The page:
Central’s Junior ROTC honored for accomplishments
By G. Michael Dobbsnews@thereminder.com
SPRINGFIELD – In a darkened classroom at Central High School students are intently watching a film on astronomy. The subject is part of the curriculum for the Air Force Junior ROTC program at the school – the fifth largest such program in the nation.
The Central High School program was recently acknowledged for its accomplishments in drill team competition by the School Committee and while that aspect of the program is a popular one among the students, it is not the only aspect of the program that attracts students, Col. Tom Cleland, the chair of the Aerospace Science Department and commander of the program, explained to Reminder Publications.
The ROTC is an elective that is available for every grade, he said. Currently there are 485 students in the program.
The ROTC is a “citizenship building program,” Cleland said. “It’s just regular students who take it as an elective.”
He stressed the program is not recruiting students into the military. “We go out of our way not to be perceived as recruiters,” Cleland said.
Statistics show that ROTC students are no more likely to join the military than students who are not in the program, however ROTC students do have a 100 percent high school graduation rate and about 90 percent go on to higher education.
“The main objective is college prep,” Cleland said.
Cleland, a 26-year veteran of the Air Force retired in 1991 and began teaching in 1993. He and the rest of his staff are all full-time certified teachers. They conduct 22 to 25 classes a day in four classrooms.
He added that it is not for every student. Part of the program requires students wear their uniform at least one day a week – Wednesdays at Central – and ROTC members must adhere to hairstyles that are meet Air Force standards.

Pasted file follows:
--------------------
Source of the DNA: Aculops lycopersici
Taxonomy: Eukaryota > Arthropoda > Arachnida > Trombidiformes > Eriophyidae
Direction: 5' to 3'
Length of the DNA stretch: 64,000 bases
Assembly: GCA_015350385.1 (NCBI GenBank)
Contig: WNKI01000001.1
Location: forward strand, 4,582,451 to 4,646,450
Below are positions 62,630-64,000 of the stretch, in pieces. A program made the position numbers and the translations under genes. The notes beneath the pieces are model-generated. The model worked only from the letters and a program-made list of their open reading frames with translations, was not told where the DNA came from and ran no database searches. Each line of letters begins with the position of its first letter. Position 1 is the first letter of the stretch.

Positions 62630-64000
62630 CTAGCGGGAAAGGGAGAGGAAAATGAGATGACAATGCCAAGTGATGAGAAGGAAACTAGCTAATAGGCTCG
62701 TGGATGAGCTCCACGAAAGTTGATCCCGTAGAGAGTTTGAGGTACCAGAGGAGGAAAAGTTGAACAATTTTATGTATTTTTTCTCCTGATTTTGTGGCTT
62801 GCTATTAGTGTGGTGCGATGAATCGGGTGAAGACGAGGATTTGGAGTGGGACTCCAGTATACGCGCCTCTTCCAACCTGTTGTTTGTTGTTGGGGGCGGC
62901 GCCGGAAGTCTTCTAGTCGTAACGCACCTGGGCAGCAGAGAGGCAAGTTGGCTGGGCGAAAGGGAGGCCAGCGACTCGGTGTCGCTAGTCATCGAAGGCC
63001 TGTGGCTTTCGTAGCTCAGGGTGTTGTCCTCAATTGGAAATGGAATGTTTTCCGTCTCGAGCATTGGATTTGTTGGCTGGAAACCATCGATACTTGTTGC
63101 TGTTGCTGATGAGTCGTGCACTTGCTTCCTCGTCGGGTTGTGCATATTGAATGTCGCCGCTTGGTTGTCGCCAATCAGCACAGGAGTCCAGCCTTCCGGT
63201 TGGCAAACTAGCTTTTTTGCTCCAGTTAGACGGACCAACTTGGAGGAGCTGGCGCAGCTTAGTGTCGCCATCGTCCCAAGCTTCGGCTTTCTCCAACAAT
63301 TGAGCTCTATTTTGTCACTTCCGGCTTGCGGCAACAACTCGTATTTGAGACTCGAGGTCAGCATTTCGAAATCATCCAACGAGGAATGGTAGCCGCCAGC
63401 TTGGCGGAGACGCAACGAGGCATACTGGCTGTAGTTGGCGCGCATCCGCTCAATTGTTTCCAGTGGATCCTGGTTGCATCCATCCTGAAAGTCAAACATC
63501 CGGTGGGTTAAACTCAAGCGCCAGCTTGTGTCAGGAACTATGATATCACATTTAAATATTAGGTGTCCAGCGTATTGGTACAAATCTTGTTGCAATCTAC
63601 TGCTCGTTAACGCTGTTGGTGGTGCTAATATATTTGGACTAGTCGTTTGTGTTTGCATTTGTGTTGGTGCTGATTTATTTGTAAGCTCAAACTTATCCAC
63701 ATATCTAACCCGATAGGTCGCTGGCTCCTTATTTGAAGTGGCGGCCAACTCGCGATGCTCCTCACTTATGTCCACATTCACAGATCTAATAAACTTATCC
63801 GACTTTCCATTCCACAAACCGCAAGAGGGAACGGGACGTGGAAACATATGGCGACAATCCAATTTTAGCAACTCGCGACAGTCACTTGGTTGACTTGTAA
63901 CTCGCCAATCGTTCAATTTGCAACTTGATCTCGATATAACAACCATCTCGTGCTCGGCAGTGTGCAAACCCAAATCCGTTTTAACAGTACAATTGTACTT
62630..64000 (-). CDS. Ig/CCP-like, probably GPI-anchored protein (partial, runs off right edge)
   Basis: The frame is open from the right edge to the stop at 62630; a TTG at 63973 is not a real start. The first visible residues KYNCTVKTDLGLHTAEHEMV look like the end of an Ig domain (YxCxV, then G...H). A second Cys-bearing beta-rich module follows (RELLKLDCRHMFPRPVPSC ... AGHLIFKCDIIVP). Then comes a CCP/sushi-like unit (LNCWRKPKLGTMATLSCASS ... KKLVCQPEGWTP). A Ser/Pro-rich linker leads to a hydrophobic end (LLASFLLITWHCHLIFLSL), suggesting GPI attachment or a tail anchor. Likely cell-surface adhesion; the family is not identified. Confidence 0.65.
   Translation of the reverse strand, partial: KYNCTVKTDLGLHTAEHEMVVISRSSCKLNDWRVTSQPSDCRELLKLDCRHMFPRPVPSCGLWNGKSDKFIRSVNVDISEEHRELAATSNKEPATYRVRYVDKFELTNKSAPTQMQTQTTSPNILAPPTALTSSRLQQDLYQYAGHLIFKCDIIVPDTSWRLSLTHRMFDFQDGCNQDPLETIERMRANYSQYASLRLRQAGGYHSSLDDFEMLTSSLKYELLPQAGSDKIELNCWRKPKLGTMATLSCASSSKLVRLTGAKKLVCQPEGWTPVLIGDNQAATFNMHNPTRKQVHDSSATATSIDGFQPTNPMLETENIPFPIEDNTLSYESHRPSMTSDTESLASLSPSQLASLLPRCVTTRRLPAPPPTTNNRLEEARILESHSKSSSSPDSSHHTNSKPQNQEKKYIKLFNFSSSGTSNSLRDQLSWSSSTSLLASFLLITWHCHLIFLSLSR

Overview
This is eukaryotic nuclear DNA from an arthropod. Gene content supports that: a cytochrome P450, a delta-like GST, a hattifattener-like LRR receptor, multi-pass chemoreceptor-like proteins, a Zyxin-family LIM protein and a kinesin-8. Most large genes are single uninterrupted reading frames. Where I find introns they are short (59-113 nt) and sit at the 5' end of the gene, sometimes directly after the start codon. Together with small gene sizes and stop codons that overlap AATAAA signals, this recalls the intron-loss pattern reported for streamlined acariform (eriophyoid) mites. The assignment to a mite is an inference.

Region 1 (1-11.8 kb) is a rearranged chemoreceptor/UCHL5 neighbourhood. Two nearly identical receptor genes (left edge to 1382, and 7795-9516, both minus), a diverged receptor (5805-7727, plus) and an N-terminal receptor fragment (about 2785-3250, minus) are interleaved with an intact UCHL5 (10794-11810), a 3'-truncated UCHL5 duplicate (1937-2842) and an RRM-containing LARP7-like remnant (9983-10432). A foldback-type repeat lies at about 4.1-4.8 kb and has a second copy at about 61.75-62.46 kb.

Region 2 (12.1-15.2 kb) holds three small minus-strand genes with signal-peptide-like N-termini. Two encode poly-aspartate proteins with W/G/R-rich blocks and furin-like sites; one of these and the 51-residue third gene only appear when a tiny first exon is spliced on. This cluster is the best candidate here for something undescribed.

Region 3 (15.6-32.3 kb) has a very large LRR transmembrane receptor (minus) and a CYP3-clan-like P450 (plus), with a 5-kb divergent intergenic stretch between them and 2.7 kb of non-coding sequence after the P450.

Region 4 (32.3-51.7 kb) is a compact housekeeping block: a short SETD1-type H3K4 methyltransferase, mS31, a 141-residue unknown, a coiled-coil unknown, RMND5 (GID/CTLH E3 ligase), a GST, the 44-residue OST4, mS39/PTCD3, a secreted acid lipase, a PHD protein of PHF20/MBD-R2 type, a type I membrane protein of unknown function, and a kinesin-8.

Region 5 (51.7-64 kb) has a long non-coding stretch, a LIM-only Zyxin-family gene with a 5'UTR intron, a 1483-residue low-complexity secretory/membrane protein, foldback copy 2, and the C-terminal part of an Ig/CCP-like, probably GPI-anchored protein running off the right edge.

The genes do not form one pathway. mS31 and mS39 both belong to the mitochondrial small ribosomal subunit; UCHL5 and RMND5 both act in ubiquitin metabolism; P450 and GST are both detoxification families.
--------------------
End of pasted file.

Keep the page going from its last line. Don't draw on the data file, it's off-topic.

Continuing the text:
They must also match behavioral standards for the program. Cleland said that about half of the students who try it, don’t come back for second year.
Twenty-five percent of the time in the program is dedicated to physical training, a requirement set by Congress, Cleland said.
He explained the fourth year of the program is an honors course in which teaches management. The seniors are assigned to classes to act as role models and mentors. During that year, they learn skills such as consumer economics, how to write a resume and public speaking.
“It teaches them things that they don’t get in other classes,” he said.
Although there are various clubs for the ROTC students, the drill teams are popular. Cleland said there are seven drill team squads and they were competing the national championships for Air Force Junior ROTC program on march 22 and 23 in Washington D.C.
In one classroom, Cleland showed shelves crowded with the awards the drill teams have won over the years.
He said the students in the drill teams practice for 90 minutes to two hours daily after school and have won a national championship.
Cleland won’t be able to accompany his students to the competition, but said he will be with them as they march in the St. Patrick’s Day Parade in Holyoke.